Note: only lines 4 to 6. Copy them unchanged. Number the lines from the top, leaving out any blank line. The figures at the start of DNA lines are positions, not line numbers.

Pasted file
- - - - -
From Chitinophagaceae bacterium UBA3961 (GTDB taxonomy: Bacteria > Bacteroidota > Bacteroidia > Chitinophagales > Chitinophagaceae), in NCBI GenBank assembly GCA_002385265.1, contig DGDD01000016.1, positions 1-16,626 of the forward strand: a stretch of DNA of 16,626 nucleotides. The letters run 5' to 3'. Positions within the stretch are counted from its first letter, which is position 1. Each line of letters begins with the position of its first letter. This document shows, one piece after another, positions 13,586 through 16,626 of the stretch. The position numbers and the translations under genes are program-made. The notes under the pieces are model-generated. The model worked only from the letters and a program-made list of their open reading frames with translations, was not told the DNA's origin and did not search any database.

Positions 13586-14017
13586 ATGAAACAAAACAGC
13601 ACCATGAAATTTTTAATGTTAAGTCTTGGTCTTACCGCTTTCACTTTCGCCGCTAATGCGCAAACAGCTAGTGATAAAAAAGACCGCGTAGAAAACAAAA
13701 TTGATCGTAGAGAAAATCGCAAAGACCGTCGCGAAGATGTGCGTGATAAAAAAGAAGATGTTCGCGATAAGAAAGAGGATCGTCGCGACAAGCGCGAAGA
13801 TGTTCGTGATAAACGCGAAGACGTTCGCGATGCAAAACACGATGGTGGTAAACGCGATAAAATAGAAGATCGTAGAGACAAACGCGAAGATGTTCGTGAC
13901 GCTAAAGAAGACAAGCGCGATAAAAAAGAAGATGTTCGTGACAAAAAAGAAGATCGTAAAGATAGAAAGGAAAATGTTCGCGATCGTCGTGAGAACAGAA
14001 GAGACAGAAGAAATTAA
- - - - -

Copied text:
13601 ACCATGAAATTTTTAATGTTAAGTCTTGGTCTTACCGCTTTCACTTTCGCCGCTAATGCGCAAACAGCTAGTGATAAAAAAGACCGCGTAGAAAACAAAA
13701 TTGATCGTAGAGAAAATCGCAAAGACCGTCGCGAAGATGTGCGTGATAAAAAAGAAGATGTTCGCGATAAGAAAGAGGATCGTCGCGACAAGCGCGAAGA
13801 TGTTCGTGATAAACGCGAAGACGTTCGCGATGCAAAACACGATGGTGGTAAACGCGATAAAATAGAAGATCGTAGAGACAAACGCGAAGATGTTCGTGAC